The U.S. Army Corps of Engineers (USACE) Louisville District spent three weeks working at the Raco Army Airfield and Missile site, conducting sampling and installing new monitoring wells in an effort to delineate a trichloroethene (TCE) groundwater plume.
The site, just southwest of Sault Ste. Marie, Michigan, in the Hiawatha National Forest was used as an airfield for 21 years and a missile base for 13 years, ending in 1972.
Under the Formerly Used Defense Sites (FUDS) program, USACE cleans up Department of Defense (DoD)-related contamination on properties that were owned, leased, possessed or used by the Defense Department.
Louisville District environmental engineers Josh Van Bogaert and Brittney Hyde were present to oversee the fieldwork with contractor Geo Consultants, LLC. From Aug. 18 to Sept. 9, the project team installed 12 borings and five new monitoring wells up to 276 feet deep. More than 200 Volatile Organic Compound (VOC) samples were analyzed at an onsite mobile laboratory.
"The team executed a dynamic work plan extremely well," said Van Bogaert. "Working in very difficult hydrogeological conditions with heaving sands, we learned that the TCE plume is over 100 feet deeper and twice as long as previously known."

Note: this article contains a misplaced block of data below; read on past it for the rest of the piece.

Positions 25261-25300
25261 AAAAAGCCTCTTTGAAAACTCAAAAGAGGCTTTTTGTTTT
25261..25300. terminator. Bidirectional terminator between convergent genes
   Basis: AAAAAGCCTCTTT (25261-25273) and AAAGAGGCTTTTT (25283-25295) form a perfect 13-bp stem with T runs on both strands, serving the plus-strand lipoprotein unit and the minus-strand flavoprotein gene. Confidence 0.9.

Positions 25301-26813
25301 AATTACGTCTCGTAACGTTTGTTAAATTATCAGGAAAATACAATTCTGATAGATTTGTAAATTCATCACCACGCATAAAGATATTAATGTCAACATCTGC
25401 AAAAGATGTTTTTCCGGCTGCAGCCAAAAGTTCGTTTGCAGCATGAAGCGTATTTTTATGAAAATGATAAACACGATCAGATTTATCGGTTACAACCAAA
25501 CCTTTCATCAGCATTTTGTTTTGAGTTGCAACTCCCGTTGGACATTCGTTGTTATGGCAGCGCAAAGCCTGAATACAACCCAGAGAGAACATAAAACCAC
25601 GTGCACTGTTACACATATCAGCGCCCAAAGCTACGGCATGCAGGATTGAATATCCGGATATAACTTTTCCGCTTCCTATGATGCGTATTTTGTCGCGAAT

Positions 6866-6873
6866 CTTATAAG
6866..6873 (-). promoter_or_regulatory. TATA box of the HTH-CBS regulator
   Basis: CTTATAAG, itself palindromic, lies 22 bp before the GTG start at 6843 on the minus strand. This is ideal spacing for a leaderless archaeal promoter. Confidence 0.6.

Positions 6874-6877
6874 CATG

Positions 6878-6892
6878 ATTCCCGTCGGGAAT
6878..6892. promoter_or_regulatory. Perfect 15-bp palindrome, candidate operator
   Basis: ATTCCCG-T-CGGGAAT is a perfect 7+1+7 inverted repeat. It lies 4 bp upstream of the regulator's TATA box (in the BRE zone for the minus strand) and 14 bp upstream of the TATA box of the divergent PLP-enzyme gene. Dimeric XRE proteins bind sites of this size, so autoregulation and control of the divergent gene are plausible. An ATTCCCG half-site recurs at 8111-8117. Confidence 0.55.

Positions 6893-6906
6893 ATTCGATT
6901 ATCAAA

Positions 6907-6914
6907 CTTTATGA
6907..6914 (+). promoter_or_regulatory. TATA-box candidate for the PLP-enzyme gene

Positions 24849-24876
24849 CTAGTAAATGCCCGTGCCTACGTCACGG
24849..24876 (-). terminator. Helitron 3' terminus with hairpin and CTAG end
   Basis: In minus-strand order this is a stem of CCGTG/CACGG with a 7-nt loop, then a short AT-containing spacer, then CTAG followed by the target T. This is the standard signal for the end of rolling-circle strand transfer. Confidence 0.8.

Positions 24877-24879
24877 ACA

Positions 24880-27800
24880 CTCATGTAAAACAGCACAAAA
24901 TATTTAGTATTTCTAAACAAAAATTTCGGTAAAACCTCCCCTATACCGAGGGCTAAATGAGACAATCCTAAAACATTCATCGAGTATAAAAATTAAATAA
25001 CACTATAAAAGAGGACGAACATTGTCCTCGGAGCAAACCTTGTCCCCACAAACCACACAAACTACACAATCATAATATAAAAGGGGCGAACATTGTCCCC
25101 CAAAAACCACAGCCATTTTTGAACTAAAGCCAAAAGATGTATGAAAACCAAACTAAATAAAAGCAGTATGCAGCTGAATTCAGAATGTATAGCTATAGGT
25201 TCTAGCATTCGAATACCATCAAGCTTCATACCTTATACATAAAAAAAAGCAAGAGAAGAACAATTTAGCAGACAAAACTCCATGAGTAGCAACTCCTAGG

The first round of groundwater sampling from the new wells was completed on Oct. 2 with the next round to occur in spring 2015.
"Adverse winter weather prevents additional investigation this year. We are in the process of analyzing the data from this phase, so we can plan the next phase of investigation to take place in spring 2015," said Van Bogaert.
After all sampling is complete a remedial investigation report will be prepared to summarize the results of all the field efforts, describe the extent of the TCE plume and determine if there is any potential risk to human health and the environment. The report will be completed after all field work is finished.